Now that it has quit the Iran nuclear deal and angered its European allies, the Trump administration is ready to start talking about a Plan B. S. S.
European leaders have been talking to Iran about how to salvage the deal sans the U. S. S. S. S.
But given how many years and compromises it took to reach the original deal, the odds are low that Iran would agree to a new round of talks that go well beyond its nuclear program. S. S. S. S. S. S.
Now that it has quit the Iran nuclear deal and angered its European allies, the Trump administration is ready to start talking about a Plan B.
Secretary of State Mike Pompeo will deliver a speech Monday at the Heritage Foundation that lays out a “comprehensive strategy” for what the United States, European countries and others can do to rein in Iran’s nuclear and non-nuclear activities, officials said.
The speech will come nearly two weeks after President Donald Trump announced the United States was quitting the Iran nuclear deal. How European leaders react to it will offer a measure of the strength of U.S.-European ties, which have been badly strained in the Trump era.
Brian Hook, a senior adviser to Pompeo, said the Trump administration views the abandonment of a nuclear deal as an “opportunity,” not a self-inflicted wound as other world leaders have suggested.
“We need a new framework that’s going to address the totality of Iran’s threats,” Hook told reporters in a conference call Friday. “We see an opportunity to counter and address Iran’s nuclear and proliferation threats and to create a better non-proliferation and deterrence architecture for Iran and the region.”
Hook declined to share details ahead of Pompeo’s speech, but he promised it was aimed at achieving a “better deal” than the 2015 nuclear deal, which was negotiated by the Barack Obama administration.
The deal gave Iran relief from economic sanctions in exchange for severe curbs on its nuclear program. Aside from the U.S. and Iran, the deal involved Germany, Britain, France, China and Russia. International inspectors say Iran has been upholding its end of the agreement.
But Trump insists the deal was too narrow and that, instead of focusing only on nuclear issues, it should have dealt with Iran’s ballistic missile program as well as its aggressive military activities in the Middle East. Trump also criticized the fact that some provisions in the agreement expire starting in the next decade.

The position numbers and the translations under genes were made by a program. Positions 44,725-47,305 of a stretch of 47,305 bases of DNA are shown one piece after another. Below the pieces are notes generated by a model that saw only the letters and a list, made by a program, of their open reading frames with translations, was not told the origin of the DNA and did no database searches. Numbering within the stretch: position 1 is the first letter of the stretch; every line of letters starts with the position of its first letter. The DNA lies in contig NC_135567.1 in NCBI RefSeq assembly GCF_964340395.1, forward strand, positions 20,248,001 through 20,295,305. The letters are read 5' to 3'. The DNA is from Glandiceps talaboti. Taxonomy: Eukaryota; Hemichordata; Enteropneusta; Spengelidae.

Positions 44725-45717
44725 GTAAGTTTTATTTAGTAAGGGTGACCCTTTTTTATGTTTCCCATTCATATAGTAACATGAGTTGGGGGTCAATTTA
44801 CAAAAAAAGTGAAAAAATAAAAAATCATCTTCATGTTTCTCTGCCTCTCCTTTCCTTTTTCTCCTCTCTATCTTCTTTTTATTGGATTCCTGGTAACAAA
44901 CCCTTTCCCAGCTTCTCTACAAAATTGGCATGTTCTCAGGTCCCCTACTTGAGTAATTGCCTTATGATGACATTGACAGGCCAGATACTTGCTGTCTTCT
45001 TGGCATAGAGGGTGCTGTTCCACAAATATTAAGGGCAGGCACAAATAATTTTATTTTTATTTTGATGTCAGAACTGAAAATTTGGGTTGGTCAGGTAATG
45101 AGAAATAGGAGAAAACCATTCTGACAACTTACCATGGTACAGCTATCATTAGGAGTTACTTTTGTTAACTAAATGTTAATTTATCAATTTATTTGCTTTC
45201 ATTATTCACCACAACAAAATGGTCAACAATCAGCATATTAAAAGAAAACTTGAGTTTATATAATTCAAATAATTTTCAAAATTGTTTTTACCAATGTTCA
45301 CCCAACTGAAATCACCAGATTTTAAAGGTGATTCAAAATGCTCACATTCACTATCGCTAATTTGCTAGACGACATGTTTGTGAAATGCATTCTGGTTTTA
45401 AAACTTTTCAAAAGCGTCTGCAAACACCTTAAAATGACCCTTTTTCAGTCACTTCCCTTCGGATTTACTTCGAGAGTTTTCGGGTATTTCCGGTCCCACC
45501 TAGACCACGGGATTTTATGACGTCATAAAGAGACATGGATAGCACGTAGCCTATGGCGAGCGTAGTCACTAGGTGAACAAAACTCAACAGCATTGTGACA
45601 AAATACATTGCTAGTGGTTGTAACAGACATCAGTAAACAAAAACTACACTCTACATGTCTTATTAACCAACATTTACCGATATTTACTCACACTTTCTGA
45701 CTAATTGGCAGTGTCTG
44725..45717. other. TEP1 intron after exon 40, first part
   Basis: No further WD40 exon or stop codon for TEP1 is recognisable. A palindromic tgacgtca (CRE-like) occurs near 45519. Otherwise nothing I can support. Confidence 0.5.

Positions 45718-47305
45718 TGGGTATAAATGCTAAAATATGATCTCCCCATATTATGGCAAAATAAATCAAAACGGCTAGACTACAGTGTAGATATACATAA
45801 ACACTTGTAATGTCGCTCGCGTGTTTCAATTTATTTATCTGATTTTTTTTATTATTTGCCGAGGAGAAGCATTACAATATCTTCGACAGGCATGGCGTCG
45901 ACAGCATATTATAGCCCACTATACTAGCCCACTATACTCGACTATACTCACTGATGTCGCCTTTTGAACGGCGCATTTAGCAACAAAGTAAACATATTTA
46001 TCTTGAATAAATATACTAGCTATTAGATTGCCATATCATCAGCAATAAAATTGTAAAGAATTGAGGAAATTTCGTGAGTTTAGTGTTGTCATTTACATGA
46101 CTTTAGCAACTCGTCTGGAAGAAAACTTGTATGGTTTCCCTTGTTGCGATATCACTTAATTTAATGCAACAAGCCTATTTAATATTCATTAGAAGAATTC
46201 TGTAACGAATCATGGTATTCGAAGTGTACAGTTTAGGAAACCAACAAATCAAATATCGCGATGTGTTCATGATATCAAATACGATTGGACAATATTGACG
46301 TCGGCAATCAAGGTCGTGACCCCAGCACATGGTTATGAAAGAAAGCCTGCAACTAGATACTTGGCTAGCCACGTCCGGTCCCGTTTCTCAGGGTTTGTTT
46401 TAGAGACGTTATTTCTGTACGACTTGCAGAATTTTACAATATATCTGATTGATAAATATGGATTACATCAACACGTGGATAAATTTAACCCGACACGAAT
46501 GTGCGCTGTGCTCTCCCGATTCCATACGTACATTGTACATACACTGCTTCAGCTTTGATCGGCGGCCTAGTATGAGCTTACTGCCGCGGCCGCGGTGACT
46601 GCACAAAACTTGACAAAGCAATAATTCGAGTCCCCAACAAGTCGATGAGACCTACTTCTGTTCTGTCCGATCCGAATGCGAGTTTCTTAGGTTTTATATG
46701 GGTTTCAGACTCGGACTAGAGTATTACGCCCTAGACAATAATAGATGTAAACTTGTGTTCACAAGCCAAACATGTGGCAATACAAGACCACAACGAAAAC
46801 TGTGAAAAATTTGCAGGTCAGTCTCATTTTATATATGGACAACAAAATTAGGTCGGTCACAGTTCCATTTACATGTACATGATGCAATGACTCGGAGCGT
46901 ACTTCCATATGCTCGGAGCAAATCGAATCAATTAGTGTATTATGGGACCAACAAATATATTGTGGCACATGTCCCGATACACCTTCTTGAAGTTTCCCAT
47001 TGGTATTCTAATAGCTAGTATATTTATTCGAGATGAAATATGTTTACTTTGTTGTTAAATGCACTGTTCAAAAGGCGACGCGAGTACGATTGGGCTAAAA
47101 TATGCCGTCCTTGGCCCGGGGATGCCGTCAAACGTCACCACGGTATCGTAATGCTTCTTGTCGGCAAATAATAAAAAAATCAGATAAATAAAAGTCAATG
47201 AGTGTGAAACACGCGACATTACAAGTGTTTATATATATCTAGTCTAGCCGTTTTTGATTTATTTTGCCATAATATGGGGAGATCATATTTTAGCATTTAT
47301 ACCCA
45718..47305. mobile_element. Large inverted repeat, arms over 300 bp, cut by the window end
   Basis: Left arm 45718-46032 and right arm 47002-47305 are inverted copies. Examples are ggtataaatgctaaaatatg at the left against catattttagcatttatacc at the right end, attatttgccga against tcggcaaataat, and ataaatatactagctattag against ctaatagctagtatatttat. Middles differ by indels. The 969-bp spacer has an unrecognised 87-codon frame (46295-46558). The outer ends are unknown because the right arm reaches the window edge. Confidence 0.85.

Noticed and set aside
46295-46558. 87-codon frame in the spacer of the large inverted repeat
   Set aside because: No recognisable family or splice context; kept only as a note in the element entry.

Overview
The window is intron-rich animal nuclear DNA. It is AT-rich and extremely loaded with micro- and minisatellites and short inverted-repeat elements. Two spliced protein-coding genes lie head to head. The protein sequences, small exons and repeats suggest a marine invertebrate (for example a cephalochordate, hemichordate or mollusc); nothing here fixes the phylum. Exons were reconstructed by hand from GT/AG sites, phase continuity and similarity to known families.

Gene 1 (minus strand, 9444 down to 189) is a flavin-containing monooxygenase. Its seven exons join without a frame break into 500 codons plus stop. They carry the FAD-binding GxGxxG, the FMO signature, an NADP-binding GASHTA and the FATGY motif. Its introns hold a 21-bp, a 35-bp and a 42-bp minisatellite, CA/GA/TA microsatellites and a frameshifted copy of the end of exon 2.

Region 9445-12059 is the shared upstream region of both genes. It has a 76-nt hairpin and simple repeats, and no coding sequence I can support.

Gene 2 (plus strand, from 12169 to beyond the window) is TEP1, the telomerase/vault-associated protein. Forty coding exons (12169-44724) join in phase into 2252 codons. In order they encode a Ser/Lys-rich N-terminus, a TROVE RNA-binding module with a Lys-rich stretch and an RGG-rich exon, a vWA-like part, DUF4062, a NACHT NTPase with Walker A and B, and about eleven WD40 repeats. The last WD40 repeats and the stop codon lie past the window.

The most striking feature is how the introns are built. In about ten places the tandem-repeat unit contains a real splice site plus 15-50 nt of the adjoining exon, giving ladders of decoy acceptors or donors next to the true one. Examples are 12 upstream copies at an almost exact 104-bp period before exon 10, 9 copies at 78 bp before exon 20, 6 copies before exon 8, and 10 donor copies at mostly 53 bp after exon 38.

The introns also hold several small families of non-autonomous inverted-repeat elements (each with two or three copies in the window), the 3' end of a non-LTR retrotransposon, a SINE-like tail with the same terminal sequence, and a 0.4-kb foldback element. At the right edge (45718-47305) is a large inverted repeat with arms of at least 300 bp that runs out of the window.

The U.S president announced May 8 that, in quitting the deal, he will reimpose economic sanctions on Iran and on companies in other countries that do business with the Islamist-led state.
European leaders have been talking to Iran about how to salvage the deal sans the U.S. It’s a challenge for European countries because staying in the deal could expose their companies to U.S sanctions, but they are mulling ways to block U.S. penalties on their firms.
Russia and China have also expressed unhappiness over Trump’s decision, and there is a possibility they will try to fill the political and diplomatic vacuum left by the U.S. and Europe, even at the risk of facing U.S. sanctions.
Some analysts say that so long as Trump doesn’t enforce the newly re-imposed sanctions – holding off on penalizing any companies, for instance – there may be room for the other countries in the deal to devise a new agreement that satisfies Trump’s concerns.
But given how many years and compromises it took to reach the original deal, the odds are low that Iran would agree to a new round of talks that go well beyond its nuclear program.
It’s also not clear why the Trump administration believes it can muster a grand coalition to pressure Iran into talking. The U.S. president has shaken Europe’s trust by walking away from several multilateral agreements, including the Paris climate change deal.
But Hook said that the United States and European allies, at least, agree on far more areas than they disagree. On areas of concern such as Iran’s missiles, its human rights record, and the need for stronger inspections of its nuclear program, the U.S. and its allies agree that more can be done, Hook said.
But he avoided giving a timeframe for how long the administration expects the discussions will last.
In the hours after Trump announced the U.S. withdrawal from the deal, State Department officials acknowledged that they had been so focused on talking to U.S. allies about ways to save or supplement the agreement that they had not thought about a “Plan B” for what happens if Trump simply quit.
They said the issue of whether to keep or get rid of the expiration dates on some provisions – the so-called sunsets – was a major sticking point between the U.S. and France, Britain and Germany. Eliminating the sunsets would have been an alteration of the original agreement, and Iran was not likely to play along.
European leaders have said in the past they were willing to discuss devising new agreements that deal with non-nuclear issues in relation to Iran, but they insisted that the nuclear deal must remain intact.
Asked why Iran would bother to sit down again with the United States, Hook pointed to economically fueled protests in the country as reasons that the Islamist regime in Tehran should keep talking.
The re-imposition of the U.S. economic sanctions will heap more stress on the Iranian government and “is part of our diplomatic strategy to try to achieve a better security architecture,” Hook said.
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